Submitted by Lynn Russo Whylly on Tue, 09/24/2013 - 11:46am
For decades, it was one of the iconic images of childhood: the youngster dispatched to school with lunch money squirreled tightly in his or her pocket or backpack. But perhaps for not much longer: As inevitably as slide rules once gave way to calculators, school cafeterias are embracing technological change.
Submitted by Lynn Russo Whylly on Mon, 09/23/2013 - 11:22am
Educators who work in low-income schools know that technology could help them understand student needs better and create more engaging learning experiences. But tight budgets make some of the more ambitious schemes, like 1-to-1 computer access, a distant dream. Yet it's precisely the schools with under-served populations that have the most to gain from technology.
Submitted by Lynn Russo Whylly on Mon, 09/23/2013 - 11:16am
Ninth-graders at Scott’s Branch High School in South Carolina began the challenge of designing a poetry cafe by doing something expected in the business world but not so much in the classroom. They signed a contract obligating team members to complete certain tasks and established the team’s process for agreeing on the project’s details, including decorations for the cafe and what food to serve.
Submitted by Lynn Russo Whylly on Mon, 09/23/2013 - 10:46am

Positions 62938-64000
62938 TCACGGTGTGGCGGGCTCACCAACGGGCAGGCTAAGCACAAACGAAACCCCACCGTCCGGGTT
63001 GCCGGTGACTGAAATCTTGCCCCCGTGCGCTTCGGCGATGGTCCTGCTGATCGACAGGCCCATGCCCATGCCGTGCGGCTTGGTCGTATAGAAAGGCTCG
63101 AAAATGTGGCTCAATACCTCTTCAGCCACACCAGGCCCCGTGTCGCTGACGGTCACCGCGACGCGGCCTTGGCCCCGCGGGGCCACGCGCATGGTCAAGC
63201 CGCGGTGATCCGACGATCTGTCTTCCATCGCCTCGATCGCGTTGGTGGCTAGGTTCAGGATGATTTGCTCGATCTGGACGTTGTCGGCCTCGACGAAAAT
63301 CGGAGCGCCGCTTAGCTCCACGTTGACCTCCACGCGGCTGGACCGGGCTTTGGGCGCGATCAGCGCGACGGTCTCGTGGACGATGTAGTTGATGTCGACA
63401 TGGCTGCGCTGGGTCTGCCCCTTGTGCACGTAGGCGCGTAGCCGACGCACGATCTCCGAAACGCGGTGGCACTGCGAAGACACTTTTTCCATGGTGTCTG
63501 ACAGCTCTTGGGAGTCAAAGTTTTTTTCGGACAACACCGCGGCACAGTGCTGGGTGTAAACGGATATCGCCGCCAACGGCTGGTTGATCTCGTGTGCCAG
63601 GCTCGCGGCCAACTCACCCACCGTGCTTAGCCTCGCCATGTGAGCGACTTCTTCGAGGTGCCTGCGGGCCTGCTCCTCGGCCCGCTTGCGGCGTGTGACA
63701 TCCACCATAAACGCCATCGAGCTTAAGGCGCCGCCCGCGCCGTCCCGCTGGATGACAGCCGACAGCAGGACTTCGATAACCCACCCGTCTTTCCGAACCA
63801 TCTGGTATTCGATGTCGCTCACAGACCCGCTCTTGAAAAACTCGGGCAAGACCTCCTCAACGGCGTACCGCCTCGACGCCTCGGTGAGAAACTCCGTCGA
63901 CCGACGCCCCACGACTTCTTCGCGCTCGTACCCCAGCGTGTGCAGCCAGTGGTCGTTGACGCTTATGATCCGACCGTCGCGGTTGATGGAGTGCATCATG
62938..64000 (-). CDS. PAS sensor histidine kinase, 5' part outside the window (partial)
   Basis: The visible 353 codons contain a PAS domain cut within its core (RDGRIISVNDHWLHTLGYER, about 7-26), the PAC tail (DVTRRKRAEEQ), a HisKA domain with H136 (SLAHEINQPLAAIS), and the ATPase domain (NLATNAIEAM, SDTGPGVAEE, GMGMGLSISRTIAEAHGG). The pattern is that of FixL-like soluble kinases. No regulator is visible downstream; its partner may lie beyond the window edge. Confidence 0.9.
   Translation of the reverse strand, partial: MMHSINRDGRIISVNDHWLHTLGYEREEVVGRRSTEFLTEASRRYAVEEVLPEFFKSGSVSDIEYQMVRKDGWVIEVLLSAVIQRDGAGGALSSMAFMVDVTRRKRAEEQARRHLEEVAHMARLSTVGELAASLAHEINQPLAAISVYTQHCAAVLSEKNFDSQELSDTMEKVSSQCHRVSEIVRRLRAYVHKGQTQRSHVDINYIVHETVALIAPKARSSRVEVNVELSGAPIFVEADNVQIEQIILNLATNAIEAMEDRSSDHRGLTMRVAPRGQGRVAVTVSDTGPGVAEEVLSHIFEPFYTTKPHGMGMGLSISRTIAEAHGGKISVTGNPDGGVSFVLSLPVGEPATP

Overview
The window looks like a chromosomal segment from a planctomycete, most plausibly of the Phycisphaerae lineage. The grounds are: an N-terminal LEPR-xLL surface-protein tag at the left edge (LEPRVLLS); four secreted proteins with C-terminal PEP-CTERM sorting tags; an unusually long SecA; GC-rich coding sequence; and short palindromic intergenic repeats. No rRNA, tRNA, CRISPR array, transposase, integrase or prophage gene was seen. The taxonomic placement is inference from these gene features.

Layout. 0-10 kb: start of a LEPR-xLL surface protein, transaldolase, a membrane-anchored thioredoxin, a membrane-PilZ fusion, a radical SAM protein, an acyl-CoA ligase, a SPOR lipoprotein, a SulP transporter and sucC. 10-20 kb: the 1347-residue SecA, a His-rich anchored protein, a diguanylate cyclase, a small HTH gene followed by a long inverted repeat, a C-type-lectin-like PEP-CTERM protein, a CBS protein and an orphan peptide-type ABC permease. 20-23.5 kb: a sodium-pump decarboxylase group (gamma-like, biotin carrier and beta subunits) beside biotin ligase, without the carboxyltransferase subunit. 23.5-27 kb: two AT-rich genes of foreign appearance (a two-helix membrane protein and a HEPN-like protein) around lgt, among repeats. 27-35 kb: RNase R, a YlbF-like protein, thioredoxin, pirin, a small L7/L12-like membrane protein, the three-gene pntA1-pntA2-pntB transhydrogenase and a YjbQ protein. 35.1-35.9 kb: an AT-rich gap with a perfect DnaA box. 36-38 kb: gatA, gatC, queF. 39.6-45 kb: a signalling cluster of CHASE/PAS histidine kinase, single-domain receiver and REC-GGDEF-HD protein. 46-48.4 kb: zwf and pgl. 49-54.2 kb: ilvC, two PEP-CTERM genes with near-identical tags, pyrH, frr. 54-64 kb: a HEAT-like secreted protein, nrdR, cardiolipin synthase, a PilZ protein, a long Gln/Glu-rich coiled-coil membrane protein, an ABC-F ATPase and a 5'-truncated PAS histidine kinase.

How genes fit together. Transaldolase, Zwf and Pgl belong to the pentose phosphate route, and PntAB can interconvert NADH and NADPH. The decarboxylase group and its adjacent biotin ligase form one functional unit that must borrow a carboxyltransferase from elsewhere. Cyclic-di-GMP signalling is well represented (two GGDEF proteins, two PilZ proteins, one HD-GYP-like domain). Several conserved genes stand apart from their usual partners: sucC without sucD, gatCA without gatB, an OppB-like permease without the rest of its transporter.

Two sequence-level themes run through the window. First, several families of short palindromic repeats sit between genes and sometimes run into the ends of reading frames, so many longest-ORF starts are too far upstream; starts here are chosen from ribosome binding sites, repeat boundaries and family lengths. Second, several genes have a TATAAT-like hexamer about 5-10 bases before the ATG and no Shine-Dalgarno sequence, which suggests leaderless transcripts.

At LearnLaunchX, Boston's education technology accelerator, entrepreneurs pitched products and business plans to a group of more than 150 investors and education industry leaders. The products and plans were developed at LearnLaunchX's immersive, three-month program designed to grow education and learning companies.
Submitted by Lynn Russo Whylly on Mon, 09/23/2013 - 10:17am
A recent start-up event showcased something not everyone associates with business or technology: education. And all the start-ups presenting were aiming to do something truly innovative: make education beneficial to students and at the same time profitable to investors.
Submitted by Lynn Russo Whylly on Mon, 09/23/2013 - 9:56am
Many of us began with a single desktop model when we first started using computers. Later, it was a natural development when we began using multiple devices to get the job done. It seems we are still stuck in one of those two plans. But recently, tablets have given us more reason to rethink, consider, and modify our use. Is it possible to use just one device to do everything again—but this time so much better?
Submitted by Lynn Russo Whylly on Sun, 09/22/2013 - 10:32am
The U.S. Department of Education has awarded a $1.4 million grant to Family Health International in Washington, D.C., to establish the Center on Technology and Disability. The center is a collaborative effort among FHI, American Institutes for Research, and PACER Center, designed to help children with disabilities who need assistive and instructional technology to improve their learning.